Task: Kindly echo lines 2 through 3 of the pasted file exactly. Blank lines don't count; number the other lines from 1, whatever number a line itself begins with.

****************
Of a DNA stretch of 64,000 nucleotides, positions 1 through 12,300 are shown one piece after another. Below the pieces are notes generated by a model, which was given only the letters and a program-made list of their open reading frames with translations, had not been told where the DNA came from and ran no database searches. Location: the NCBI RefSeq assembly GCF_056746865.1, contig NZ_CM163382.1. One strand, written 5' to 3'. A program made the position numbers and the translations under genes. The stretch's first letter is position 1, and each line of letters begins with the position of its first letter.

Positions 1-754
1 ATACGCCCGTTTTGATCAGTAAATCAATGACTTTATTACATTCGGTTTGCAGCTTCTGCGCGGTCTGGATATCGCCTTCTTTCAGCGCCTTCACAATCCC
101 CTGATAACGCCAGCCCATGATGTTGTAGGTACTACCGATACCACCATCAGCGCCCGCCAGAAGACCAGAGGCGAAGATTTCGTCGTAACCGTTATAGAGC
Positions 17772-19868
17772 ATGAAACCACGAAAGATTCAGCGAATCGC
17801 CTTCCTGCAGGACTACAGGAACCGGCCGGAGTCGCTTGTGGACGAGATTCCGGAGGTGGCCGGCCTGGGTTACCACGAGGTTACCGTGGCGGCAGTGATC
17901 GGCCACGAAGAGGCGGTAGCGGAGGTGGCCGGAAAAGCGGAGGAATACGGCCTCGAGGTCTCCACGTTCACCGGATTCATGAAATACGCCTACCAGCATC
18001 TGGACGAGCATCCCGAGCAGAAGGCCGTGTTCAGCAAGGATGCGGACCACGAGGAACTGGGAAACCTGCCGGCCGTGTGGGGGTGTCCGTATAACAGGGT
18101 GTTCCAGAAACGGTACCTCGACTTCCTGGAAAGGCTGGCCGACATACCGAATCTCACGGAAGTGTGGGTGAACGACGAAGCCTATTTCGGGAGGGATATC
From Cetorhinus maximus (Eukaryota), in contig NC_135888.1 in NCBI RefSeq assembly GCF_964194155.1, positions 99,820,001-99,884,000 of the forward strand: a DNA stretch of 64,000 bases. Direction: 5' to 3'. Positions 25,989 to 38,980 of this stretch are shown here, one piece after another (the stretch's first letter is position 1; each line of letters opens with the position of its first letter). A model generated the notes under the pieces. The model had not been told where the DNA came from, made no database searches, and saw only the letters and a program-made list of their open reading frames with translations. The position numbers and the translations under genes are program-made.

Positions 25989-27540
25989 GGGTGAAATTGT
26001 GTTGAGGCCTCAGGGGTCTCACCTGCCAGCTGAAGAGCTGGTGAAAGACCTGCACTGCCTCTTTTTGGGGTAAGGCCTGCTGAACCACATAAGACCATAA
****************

Positions 1-754
1 ATACGCCCGTTTTGATCAGTAAATCAATGACTTTATTACATTCGGTTTGCAGCTTCTGCGCGGTCTGGATATCGCCTTCTTTCAGCGCCTTCACAATCCC